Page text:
Canberra Museum and Art Gallery
Civic Square, Canberra City
24 March to 17 June 2018. (Free)
O Canberra. Home for more than a third of my life, loved, hated, derided, company town. I still have my ACT number plates that read: Canberra: Heart of the Nation yet I mumble when someone asks ‘So where were you before?’ and I’m schtum when someone derides Canberra as land of the seat warmers who’ve never done anything good for the country. Sigh. Yes, Canberra has still got a bit of reputation problem.
So my ex-bureaucrat’s heart leapt at the opening of a new exhibition at the Canberra Museum and Gallery [CMAG]. This gem of a gallery in the heart of Canberra is celebrating 20 years of collecting with an exhibition of almost 200 works from 167 artists selected from nearly 6500 objects in the Museum’s collection. As the curator Deborah Clark says: ‘the twin leitmotifs fundamental to the collection are work made by artists from the region – or with significant regional associations – and art made about the region.”
The exhibition is squeezed into the main and a few subsidiary spaces in the gallery and comprises sculptures, ceramics, painting, printmaking, glass and metalware and furniture. While it aimed to showcase ‘the best of the best’, a single work by each artist often left me wanting more.
What’s distinctive about Canberra’s art? The first thing I noticed was the humour: a lone rubber thong floating in a public swimming pool; Ron McBurnie’s lithograph Put the Cat Out with a disembodied arm dowsing a flaming moggie; Ben Taylor’s print Brugel comes to Michelago (a rural hamlet about 30 minutes south of Canberra famous for its fishing) showing giant trout tormenting the damned.
Next is the landscape, or the persistence of the landscape into the urban/suburban space. There are striking images of trees through concrete overpasses, crash barriers and views of bright blurred scenery from car windows. I particularly liked Amelia Zaraftis’ video installation soft-edges (Monaro Highway) 2014 in which afternoon traffic passes the camera along a bare highway – contrasted with Elioth Gruner’s Landscape 1929 showing the rolling hills and the river valley beneath lowering winter sky.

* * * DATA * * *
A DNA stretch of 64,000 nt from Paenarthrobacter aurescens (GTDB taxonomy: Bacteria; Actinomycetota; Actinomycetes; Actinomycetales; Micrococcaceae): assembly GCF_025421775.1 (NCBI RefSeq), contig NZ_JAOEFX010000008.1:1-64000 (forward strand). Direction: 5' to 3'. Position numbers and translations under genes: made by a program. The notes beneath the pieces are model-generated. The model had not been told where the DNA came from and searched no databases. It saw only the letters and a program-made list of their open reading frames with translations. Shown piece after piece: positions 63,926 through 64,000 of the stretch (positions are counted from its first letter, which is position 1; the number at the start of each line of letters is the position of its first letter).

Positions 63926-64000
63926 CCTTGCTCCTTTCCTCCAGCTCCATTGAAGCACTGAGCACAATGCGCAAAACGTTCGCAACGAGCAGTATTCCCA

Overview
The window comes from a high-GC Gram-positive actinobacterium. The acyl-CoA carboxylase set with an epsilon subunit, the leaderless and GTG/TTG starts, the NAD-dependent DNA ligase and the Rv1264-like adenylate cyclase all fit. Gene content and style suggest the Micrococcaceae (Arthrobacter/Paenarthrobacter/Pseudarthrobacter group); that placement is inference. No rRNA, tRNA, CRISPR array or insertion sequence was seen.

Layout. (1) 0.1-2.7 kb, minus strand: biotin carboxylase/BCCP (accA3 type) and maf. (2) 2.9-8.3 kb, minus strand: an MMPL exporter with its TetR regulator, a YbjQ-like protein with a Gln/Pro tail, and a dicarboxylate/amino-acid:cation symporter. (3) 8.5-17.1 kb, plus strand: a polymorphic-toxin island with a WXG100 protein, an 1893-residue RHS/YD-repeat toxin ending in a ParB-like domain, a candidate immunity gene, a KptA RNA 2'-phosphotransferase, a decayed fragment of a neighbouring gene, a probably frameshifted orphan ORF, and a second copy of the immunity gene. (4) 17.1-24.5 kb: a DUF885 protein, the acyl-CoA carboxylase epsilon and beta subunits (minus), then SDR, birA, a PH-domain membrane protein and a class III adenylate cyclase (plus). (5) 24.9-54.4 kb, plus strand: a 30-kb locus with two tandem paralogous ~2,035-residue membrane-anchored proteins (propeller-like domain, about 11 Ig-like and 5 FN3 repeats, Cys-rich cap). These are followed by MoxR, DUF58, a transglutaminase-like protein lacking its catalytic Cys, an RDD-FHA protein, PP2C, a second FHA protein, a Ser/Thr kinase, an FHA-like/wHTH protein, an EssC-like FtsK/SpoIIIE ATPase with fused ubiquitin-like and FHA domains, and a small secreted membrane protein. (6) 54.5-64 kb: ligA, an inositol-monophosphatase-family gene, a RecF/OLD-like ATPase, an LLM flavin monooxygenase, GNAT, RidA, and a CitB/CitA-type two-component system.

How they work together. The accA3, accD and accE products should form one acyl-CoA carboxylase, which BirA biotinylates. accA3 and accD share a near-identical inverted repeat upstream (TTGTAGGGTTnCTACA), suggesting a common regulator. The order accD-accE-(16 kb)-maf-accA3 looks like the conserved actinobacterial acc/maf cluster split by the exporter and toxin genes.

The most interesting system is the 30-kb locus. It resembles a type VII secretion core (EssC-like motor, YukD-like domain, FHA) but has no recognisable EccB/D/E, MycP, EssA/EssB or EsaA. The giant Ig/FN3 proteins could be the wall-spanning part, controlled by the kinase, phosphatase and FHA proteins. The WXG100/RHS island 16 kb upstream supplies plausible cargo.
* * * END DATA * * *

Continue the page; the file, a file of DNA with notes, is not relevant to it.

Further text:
The other thing to notice is the importance bodies like the Australian National University School of Art and Design (founded in the 1970s) and the print making workshop, Studio One (from 1983 to 2000) in supporting and developing many of the artists exhibited.
Helpful as the curator’s statement is, there’s still not much context for the works particularly given the wide range of styles, artists and times represented (from 1824 to 2017). Nonetheless, CMAG is a great alternate to the style of the National Gallery of Australia’s blockbuster exhibitions (for example, Cartier: The Exhibition, opens on 30 March). This is local art strongly connected to the life of the city and the region, and well worth a visit (particularly if you think Canberra is just a city of bureaucrats to fly over on your journey between exciting Sydney and more exciting Melbourne). And if you can’t make it (Autumn’s lovely in the Heart of the Nation), spend some quality time with the on-line catalogue.
Images (from top): Frank Hinder, Office Staff Canberra, 1942 (particularly evocative if you’ve ever ridden to work in Canberra); Marcia Lochead Captain’s Flat Pool 2004; Elioth Gruner, Landscape 1929; Amelia Zaraftis, soft-edges (Monaro Highway) 2014.